In the realm of human behavior, however, causation refers to the influence of an idea on the thoughts and/or actions of those who embrace it. For example, being exposed to the values and attitudes of our parents and then exhibiting them later in our own lives; or hearing a point of view expressed by others and embracing it ourselves.
The main difference between scientific events and human events lies in the kind of influence exerted. The former concern hard or irresistible causation; the latter, soft or resistible causation.
In other words, in scientific events the cause forces the effect to occur; in human events, the cause invites, encourages, or inspires the effect. Though cultural pressure may make it difficult for people to resist a behavior, they retain the power to do so. For this reason, the main responsibility for acts of incivility or violence lies with the perpetrators.
With that in mind, let’s consider some examples of inviting, encouraging, or inspiring incivility and/or violence.
Psychologist Carl Rogers taught his legions of followers that they make their own truth and the way to do so is through their feelings rather than reason.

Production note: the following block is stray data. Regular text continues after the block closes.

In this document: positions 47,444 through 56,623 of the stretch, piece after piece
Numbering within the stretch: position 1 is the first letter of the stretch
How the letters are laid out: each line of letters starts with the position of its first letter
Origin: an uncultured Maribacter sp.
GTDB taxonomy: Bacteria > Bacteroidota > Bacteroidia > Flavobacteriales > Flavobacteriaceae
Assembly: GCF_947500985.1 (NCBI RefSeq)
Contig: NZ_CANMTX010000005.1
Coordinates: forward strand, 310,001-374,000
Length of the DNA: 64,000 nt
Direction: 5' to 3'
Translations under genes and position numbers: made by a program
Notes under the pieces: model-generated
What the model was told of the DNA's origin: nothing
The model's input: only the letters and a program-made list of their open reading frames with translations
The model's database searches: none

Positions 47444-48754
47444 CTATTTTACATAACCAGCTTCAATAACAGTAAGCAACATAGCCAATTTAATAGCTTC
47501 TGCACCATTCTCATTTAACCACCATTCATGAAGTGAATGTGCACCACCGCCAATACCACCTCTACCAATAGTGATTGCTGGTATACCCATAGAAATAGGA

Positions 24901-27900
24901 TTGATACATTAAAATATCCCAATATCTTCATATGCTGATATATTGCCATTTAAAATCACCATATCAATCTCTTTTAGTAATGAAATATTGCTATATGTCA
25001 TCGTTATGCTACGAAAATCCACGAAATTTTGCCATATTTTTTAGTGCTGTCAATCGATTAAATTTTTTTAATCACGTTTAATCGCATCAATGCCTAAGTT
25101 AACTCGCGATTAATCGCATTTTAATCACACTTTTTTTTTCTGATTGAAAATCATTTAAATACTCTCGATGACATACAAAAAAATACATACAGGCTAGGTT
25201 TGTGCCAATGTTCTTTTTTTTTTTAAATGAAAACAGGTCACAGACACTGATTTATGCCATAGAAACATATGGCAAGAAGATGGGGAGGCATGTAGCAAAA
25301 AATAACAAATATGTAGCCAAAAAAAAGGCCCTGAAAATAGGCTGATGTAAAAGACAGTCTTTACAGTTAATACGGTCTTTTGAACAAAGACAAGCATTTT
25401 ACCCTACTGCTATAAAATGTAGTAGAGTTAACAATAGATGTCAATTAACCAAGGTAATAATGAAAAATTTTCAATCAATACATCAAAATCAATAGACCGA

These ideas, prominent in our culture since the 1960s, lead people to respond emotionally rather than thoughtfully to situations. When the emotions are anger and resentment, violence sometimes follows.
Saul Alinsky, mentor of both Barack Obama and Hillary Clinton, wrote Rules for Radicals, which he dedicated to “Lucifer.”
Examples of his ideas: “Society has good reason to fear the radical. Every shaking advance of mankind toward equality and justice has come from the radical. He hits, he hurts, he is dangerous. . . . While liberals are most adept at breaking their own necks with their tongues, radicals are most adept at breaking the necks of conservatives”; also, “In the beginning the organizer’s first job is to create the issues or problems.” NOTE: he does not say identifying or formulating issues but “creating” them—in this view, there is no need for the “issues” to be factual or truthful. Alinsky’s ideas have promoted confrontation rather than cooperation and stoked grievances rather than healing them.
Bill Ayres, Al Sharpton, and Jeremiah Wright have engaged in provocative rhetoric: